Reporting by WVUA 23 Reporter Monae Stevens Music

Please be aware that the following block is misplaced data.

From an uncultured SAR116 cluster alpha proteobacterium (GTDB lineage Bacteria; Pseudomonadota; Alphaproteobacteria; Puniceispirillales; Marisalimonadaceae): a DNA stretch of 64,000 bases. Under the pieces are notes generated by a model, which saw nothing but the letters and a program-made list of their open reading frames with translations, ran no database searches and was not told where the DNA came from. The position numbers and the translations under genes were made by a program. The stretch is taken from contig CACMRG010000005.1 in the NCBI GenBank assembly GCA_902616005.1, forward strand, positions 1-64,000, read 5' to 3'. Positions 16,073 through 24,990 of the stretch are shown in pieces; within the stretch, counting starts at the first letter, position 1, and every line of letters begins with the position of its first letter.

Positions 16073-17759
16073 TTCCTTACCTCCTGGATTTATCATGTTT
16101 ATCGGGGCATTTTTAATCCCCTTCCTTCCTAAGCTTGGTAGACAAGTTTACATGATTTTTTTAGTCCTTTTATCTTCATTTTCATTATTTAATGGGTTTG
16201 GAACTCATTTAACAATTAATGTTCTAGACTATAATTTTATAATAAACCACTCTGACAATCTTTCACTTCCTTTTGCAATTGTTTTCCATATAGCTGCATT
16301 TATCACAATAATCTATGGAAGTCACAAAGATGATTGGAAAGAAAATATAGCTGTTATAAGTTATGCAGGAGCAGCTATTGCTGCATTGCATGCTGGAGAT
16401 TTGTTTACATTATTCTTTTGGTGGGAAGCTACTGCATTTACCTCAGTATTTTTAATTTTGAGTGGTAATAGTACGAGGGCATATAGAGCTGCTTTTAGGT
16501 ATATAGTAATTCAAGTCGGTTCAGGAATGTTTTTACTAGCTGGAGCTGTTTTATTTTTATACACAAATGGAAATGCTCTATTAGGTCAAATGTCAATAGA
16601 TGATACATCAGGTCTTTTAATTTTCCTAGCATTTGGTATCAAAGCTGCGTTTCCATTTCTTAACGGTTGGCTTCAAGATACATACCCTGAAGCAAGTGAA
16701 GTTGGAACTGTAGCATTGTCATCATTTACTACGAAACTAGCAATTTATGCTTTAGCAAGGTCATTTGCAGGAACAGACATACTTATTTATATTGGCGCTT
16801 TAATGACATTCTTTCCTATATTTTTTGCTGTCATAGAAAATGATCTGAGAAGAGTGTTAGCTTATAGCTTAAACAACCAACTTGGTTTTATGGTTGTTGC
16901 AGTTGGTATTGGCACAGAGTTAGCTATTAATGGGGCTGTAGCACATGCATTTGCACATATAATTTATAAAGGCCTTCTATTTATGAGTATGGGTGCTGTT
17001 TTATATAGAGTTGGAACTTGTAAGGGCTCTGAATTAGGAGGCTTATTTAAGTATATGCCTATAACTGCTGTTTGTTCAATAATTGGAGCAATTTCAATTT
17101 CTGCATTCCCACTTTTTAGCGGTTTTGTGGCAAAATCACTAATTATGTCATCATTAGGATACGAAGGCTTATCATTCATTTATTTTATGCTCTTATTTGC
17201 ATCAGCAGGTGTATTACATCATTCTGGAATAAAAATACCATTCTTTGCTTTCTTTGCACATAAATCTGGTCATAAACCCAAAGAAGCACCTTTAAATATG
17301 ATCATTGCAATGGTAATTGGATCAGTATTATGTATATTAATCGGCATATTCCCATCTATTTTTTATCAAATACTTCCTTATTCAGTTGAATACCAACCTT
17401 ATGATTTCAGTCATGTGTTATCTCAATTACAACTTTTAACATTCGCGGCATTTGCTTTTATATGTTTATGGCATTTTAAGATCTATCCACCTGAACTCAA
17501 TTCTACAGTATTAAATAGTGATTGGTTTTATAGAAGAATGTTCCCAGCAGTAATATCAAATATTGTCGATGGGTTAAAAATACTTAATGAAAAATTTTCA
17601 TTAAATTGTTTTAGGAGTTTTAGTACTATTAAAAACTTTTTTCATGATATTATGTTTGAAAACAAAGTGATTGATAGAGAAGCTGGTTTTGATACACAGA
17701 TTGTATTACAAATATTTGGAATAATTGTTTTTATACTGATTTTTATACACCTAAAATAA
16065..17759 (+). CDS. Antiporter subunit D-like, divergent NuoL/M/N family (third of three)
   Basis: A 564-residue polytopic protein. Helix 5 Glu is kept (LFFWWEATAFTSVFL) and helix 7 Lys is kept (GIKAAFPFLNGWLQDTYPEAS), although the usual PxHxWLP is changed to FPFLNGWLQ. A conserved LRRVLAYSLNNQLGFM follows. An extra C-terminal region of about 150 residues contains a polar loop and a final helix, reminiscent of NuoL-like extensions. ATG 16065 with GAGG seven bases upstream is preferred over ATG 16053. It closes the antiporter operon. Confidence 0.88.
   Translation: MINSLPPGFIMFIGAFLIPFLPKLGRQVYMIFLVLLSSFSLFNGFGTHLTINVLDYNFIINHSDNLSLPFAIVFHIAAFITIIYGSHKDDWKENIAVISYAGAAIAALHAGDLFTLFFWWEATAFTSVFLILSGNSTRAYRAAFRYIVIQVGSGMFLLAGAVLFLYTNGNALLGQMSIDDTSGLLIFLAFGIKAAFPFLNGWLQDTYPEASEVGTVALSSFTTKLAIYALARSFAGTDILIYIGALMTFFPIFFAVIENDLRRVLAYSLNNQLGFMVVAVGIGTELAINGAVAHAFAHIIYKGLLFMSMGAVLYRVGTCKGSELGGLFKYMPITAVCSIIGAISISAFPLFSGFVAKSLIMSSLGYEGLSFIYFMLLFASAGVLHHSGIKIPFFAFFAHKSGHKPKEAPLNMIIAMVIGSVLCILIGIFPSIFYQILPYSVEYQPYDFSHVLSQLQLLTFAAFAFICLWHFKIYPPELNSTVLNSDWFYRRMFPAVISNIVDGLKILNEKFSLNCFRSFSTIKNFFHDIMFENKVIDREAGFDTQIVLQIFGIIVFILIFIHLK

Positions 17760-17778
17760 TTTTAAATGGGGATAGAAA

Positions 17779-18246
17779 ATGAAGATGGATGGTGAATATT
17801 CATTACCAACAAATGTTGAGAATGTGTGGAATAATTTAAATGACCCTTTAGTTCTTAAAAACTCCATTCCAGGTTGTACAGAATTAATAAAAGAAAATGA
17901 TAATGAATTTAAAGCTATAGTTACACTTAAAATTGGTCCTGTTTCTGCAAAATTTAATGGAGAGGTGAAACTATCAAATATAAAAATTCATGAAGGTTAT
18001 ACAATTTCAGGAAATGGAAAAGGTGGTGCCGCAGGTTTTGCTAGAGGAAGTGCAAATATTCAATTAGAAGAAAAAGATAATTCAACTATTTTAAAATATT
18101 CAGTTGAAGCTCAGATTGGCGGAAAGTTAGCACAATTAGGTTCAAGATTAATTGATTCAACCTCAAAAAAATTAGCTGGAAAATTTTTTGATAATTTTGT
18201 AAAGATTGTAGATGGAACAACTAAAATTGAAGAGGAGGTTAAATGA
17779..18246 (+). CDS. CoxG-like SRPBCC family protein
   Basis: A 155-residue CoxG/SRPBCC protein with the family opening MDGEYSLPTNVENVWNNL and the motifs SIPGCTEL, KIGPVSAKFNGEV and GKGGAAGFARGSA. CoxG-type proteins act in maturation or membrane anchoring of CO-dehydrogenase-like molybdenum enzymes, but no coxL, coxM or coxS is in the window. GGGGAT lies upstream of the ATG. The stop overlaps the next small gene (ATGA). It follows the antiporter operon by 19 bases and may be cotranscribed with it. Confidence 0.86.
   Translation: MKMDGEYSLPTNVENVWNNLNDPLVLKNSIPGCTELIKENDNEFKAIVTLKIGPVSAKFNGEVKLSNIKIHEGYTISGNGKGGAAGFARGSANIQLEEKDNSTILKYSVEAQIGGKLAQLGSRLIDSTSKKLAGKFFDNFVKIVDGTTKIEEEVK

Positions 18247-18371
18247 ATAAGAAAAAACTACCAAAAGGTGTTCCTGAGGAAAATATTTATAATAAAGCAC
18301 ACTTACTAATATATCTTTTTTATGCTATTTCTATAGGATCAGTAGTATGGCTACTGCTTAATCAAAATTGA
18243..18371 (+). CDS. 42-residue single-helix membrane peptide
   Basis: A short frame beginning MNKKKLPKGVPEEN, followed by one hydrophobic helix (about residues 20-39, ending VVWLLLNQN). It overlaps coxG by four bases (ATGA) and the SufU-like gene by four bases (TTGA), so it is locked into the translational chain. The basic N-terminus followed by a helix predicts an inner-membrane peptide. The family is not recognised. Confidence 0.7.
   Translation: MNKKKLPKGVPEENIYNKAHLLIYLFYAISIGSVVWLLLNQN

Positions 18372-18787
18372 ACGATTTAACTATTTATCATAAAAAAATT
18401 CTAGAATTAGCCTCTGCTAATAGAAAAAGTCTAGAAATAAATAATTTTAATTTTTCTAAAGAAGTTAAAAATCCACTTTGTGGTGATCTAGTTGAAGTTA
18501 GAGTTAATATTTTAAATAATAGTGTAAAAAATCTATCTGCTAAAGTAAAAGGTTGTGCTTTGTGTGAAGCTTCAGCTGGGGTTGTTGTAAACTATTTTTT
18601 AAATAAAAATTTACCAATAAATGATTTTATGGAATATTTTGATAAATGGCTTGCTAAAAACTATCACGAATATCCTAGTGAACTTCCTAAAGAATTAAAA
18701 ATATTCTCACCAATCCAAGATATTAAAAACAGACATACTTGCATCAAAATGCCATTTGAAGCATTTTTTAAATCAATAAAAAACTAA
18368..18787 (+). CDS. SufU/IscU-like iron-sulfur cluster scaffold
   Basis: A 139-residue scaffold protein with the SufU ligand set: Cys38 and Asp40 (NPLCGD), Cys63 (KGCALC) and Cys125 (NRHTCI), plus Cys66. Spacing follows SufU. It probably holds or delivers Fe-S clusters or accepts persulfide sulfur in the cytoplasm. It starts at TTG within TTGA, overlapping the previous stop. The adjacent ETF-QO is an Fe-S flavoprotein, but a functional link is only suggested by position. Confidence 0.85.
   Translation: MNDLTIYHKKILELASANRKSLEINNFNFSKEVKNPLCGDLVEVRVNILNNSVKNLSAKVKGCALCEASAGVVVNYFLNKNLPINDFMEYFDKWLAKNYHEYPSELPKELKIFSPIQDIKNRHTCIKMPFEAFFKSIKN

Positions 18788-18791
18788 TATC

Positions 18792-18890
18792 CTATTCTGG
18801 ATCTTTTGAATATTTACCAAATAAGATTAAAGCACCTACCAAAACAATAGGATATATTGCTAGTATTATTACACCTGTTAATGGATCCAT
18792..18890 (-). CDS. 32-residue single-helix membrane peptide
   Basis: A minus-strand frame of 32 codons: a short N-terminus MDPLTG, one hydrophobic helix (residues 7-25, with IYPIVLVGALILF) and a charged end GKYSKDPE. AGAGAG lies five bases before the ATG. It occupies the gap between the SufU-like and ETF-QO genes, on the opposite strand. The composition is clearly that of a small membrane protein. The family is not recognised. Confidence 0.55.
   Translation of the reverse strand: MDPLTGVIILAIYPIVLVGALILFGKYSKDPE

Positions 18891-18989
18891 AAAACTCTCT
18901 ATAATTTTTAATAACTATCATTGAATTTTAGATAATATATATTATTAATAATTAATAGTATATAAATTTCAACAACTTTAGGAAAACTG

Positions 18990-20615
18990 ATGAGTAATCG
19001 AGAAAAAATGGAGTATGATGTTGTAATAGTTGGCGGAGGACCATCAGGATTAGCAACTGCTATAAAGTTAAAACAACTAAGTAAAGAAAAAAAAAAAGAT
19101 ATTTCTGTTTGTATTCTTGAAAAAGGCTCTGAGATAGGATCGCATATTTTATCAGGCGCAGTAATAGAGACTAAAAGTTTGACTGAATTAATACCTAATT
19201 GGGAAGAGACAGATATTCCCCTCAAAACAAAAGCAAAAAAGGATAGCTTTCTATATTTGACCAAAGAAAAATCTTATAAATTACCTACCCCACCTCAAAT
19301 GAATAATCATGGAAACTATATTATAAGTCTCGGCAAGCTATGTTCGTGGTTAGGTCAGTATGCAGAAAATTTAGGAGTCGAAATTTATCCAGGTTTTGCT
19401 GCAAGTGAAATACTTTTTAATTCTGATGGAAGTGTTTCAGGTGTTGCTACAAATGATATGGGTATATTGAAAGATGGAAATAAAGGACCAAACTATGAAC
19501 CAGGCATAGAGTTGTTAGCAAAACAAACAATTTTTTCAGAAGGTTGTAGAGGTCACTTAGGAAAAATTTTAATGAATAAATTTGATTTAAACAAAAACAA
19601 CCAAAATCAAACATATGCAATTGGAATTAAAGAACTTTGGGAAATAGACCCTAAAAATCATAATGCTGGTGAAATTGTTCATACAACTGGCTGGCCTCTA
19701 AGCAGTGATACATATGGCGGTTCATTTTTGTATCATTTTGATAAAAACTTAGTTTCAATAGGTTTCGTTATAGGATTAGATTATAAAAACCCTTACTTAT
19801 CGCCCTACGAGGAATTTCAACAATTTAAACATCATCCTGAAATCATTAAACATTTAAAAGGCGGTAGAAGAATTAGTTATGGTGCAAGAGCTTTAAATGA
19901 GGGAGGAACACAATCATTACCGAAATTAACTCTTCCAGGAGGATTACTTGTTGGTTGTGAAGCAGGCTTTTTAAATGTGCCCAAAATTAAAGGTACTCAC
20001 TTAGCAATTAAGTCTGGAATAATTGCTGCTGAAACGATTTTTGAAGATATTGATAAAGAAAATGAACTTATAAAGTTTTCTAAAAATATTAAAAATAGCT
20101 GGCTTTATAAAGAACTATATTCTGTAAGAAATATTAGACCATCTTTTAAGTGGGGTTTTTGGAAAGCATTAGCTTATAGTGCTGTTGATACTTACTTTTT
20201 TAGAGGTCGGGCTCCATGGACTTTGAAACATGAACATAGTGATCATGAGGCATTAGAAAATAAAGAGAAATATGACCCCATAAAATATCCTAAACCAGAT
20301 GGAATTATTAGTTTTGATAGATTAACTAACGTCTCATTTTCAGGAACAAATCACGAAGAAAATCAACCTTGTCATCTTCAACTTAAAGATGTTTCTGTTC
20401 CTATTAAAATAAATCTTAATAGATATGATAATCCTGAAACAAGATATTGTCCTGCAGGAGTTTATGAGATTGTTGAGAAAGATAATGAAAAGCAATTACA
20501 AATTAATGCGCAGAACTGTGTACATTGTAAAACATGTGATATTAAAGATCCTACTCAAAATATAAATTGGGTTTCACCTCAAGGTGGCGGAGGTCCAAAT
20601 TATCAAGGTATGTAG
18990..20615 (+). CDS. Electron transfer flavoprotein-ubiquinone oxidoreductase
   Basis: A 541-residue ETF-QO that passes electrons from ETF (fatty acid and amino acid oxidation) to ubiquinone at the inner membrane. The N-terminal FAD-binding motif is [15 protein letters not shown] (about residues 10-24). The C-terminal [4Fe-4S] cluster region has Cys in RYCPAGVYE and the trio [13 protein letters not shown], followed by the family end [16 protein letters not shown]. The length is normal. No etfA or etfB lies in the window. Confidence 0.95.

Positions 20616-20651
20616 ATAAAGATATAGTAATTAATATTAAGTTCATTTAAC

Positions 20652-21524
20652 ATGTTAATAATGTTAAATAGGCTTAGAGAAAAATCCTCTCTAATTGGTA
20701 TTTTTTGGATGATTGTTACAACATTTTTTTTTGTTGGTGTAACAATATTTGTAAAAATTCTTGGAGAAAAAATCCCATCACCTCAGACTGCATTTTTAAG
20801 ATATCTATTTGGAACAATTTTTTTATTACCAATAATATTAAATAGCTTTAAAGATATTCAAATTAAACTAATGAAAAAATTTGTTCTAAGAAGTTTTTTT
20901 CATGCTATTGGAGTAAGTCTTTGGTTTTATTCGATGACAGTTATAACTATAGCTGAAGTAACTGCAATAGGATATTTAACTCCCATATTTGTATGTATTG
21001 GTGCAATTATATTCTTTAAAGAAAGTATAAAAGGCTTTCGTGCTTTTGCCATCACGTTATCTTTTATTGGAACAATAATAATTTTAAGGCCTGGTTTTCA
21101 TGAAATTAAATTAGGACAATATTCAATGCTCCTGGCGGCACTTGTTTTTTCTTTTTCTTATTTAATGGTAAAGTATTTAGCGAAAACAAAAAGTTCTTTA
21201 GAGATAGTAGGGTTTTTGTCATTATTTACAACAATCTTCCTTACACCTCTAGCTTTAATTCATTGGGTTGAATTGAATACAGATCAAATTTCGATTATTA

first_imgReporting by WVUA 23 Reporter Monae StevensMusic has been a form of expression for African Americans since their first arrival to Jamestown back in 1619. Four hundred years later, many people explored the history of African American music at Birthright Auditorium last night.From old spirituals to jazz, to contemporary gospel, music has brought African Americans through trials and tribulations. Jerusalem AME Zion Church celebrated with performances of classic songs from each genre of African American music.This celebration taught children of the younger generations about the history of music and how it has inspired contemporary African American music. Cynthia Walton-Hollingsworth and Shawn Blackmon hope listening and understanding these various genres will help to bridge the generational gap in music.“I’m hoping that they will have an appreciation for our music,” Walton-Hollingsworth said. “And I’m hoping that it would encourage them to go back and listen to some of the different genres that they might not have been aware of before they came here.”Performers sang songs from artists like Sam Cooke and Dinah Washington. Blackmon said this event has benefits for people of any age who attend.“For the younger kids, to understand where they came from and how music has evolved and for the older adults, to understand what their kids are listening to is not so far-fetched from what they grew up on,” he said.last_img